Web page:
The benefits of healthy meals prepared at home are well known – after all, that’s the only way you can be sure of exactly what’s in your food. Everyone likes a treat now and then though, but it’s been suggested that just one meal out a week could increase your risk of high blood pressure by six per cent.
Image: Cover Media
Restaurant offerings and takeaways are often stuffed with cream and sugar, but most people believe that won’t do much to the body if you’re healthy the rest of the time.
Researchers at Duke-NUS Graduate Medical School in Singapore have studied this, particularly looking at why younger people might be at risk of hypertension in South East Asia.
501 university students took part, all aged between 18 and 40. Many different facts and figures were taken into account, including blood pressure, lifestyle, body mass index, exercise levels and how much food was eaten outside the home.
It was discovered that 27.4 per cent of the population had pre-hypertension, with 37 per cent munching on over 12 takeaways or meals out weekly. Men were more likely to have it too, with 49 per cent sufferers as opposed to nine per cent of women.
The research was published in the American Journal of Hypertension and stated that people with pre-hypertension or the actual condition tended to eat out more, not exercise much, have a high BMI and smoke.
Although some of this seems obvious, it’s the first time there has been a link proven between eating out and increased blood pressure. In fact, the team stated that just one meal not cooked at home a week could raise the risk of pre-hypertension by six per cent.
All this might have you wondering if it’s time to get a bit healthier. If so, you could do worse than listen to Parisian native Valerie Orsoni, who’s penned a book about the ways French women stay in shape. They are renowned for maintaining their figures, with Valerie explaining why their approach is different to other people’s.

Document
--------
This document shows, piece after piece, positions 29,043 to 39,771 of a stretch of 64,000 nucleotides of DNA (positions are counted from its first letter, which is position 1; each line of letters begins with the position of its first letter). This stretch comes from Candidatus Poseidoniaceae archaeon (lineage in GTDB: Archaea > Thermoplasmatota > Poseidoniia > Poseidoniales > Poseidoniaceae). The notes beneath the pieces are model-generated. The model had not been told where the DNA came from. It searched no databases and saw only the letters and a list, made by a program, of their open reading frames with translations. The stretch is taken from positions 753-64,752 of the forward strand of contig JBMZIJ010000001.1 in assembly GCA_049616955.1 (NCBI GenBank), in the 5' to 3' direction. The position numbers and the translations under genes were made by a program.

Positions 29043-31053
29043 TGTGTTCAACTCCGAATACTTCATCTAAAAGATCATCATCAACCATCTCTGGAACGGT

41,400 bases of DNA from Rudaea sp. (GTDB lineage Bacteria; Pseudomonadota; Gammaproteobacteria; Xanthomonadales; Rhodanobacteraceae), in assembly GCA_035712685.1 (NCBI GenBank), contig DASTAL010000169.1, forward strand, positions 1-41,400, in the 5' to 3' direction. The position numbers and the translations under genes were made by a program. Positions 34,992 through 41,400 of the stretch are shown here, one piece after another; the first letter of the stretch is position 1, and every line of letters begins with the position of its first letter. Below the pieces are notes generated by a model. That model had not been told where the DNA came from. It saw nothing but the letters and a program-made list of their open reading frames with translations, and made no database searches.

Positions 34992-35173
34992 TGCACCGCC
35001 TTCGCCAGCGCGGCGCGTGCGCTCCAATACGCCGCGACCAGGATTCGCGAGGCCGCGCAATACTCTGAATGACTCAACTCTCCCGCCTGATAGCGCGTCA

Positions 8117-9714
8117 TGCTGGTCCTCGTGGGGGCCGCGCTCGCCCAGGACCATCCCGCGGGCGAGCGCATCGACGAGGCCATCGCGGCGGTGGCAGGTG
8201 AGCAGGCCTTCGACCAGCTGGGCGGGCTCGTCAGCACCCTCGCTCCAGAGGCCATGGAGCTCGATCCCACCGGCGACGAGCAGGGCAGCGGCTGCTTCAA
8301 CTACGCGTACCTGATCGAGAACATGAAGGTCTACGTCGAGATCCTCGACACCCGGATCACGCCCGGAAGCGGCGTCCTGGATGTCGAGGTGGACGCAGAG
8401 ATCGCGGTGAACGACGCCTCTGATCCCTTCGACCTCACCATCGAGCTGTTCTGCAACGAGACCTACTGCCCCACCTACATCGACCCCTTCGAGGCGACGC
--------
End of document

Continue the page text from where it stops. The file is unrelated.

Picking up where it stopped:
“French women don’t think about fitness as being in another box. It’s just part of their life,” she told shape.com.
Her main suggestion is to fit exercises into everyday life, so you’re working out while you’re doing other things. For example, Valeria proposes squatting while you use the toilet or walking to talk to someone rather than emailing them at work.
If food’s your issue, she warns portion control is the main culprit for weight gain – vegetables with everything and protein limited to the size of a pack of cards.
“French women don’t believe in taking extra supplements or quick-fix diet pills. They know a magic pill is too good to be true,” she added, explaining you need to make fresh produce the most important part of your food. — COVER MEDIA
- blood pressure
- Duke-NUS Graduate Medical School in Singapore
- eat in
- eat out
- eating out
- health issues
- health risks in Singaporeans
- healthy eating
- healthy food
- healthy life
- healthy lifestyle
- healthy living
- healthy meals
- heart diseases
- high blood pressure
- how to
- meal plan
- medical research
- singapore health
- south east asia
- Valerie Orsoni